• United States



by Sandy Kendall

Are Smart Cards a Fast Track to Function Creep

Oct 06, 20032 mins
CSO and CISOData and Information Security

To access a building site in Hong Kong, construction workers must have their ID cards read and their palms scanned. In France, citizens use chip-embedded plastic smart cards to pay for and access and record everything from buying a baguette to accessing the office network to using their health care system. In Australia, the state of Queensland plans to issue smart-card driving licenses to its 2.5 million motorists. Manitoba and other provinces in Canada are looking to do the same.

This summer, Transport for London began using Oyster, a contactless smart-card registered to a particular user for easy and rapid payment on the London Underground. That, and passenger traffic analysis. And it is likely, according to John Monk, design authority for the Oyster Project, that the information would be used for court evidence. Thats one reason its being archived for eight years.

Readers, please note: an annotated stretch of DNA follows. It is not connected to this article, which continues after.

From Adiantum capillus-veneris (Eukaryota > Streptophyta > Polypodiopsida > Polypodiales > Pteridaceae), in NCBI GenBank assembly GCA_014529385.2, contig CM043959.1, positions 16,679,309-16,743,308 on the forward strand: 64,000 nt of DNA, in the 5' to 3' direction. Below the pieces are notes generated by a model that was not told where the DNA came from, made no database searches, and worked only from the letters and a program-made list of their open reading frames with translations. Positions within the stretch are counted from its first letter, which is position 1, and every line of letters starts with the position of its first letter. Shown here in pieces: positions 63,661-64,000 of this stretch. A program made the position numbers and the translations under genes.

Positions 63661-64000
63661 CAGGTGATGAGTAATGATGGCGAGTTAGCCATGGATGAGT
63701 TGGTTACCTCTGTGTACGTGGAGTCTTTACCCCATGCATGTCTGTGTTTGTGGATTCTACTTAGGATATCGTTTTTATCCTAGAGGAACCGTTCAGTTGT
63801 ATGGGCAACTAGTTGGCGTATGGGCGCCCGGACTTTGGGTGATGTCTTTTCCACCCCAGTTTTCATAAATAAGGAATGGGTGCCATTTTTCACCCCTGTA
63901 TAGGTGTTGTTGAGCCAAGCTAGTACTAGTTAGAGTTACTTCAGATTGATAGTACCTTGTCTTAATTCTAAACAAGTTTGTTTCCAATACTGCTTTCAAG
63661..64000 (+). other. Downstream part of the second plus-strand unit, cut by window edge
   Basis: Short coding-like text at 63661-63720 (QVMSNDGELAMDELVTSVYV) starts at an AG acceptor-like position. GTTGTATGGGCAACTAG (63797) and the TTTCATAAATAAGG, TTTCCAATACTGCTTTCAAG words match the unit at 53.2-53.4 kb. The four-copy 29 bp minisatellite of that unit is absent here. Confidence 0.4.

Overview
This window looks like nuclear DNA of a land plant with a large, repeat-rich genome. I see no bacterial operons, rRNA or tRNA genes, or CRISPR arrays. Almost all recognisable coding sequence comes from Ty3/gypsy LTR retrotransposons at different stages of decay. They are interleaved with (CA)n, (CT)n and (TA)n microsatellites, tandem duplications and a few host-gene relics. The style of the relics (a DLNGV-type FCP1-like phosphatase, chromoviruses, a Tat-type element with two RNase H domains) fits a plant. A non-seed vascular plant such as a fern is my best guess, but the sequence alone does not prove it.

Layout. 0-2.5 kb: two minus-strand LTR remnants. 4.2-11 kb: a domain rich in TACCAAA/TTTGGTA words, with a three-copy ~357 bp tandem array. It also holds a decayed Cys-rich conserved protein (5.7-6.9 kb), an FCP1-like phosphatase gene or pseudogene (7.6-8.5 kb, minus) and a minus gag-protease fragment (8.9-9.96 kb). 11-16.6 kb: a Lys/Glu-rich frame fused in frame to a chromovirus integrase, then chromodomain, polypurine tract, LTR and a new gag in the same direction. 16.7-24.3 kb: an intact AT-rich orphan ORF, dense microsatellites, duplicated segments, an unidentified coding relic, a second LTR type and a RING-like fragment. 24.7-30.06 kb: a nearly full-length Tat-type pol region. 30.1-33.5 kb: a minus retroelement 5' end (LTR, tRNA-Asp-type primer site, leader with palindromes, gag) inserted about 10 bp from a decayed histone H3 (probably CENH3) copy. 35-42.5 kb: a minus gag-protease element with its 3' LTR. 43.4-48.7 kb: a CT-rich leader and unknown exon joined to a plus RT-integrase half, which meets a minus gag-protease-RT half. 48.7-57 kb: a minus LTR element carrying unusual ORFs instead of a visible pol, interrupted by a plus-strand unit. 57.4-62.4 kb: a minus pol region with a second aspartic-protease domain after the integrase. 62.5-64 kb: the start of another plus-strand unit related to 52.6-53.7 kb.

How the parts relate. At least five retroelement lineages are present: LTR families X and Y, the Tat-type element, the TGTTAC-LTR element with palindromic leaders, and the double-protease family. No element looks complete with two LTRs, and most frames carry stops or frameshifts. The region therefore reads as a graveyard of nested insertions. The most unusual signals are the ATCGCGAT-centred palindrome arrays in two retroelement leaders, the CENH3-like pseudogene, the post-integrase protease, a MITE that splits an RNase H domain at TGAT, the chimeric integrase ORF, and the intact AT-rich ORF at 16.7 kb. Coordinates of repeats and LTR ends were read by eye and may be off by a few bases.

The United States lags other countries in smart-card use, but it is catching up. The General Accounting Office recently reported that there are 62 smart-card systems in place across government agencies. Mary Dixon, director of the Department of Defense Access Card Office, said earlier this year that the Department had issued 2.4 million smart cards and expects to have issued 4 million by the end of the year. That, plus a government decision in August to issue electronic passports (with embedded chips bearing biometric and personal data) after 2004, will place the United States among the biggest users of smart-cards.

In fact, many Americans already use smart cards every day. On U.S. toll roads, automated payment smart-card gadgets ease travel on places like the Massachusetts Turnpike and New Yorks George Washington Bridge. But like our Oyster-using counterparts in London, in our relief at cruising through the E-Zpass or FasTrak lanes and leaving the old cash-users in the dust, are we giving up something wed rather keep to ourselves? Should we worry about the non-paper trails we leave? Not because we are criminals, but because the kind of function creep that Londons Oyster system illustrates so well is just plain creepy?

Are you sold on smart cards? Will your business incorporate smart-cards for internal access control or external customer convenience? Will you be able to safeguard against function creep? Do you feel comfortable using a smart-card yourself?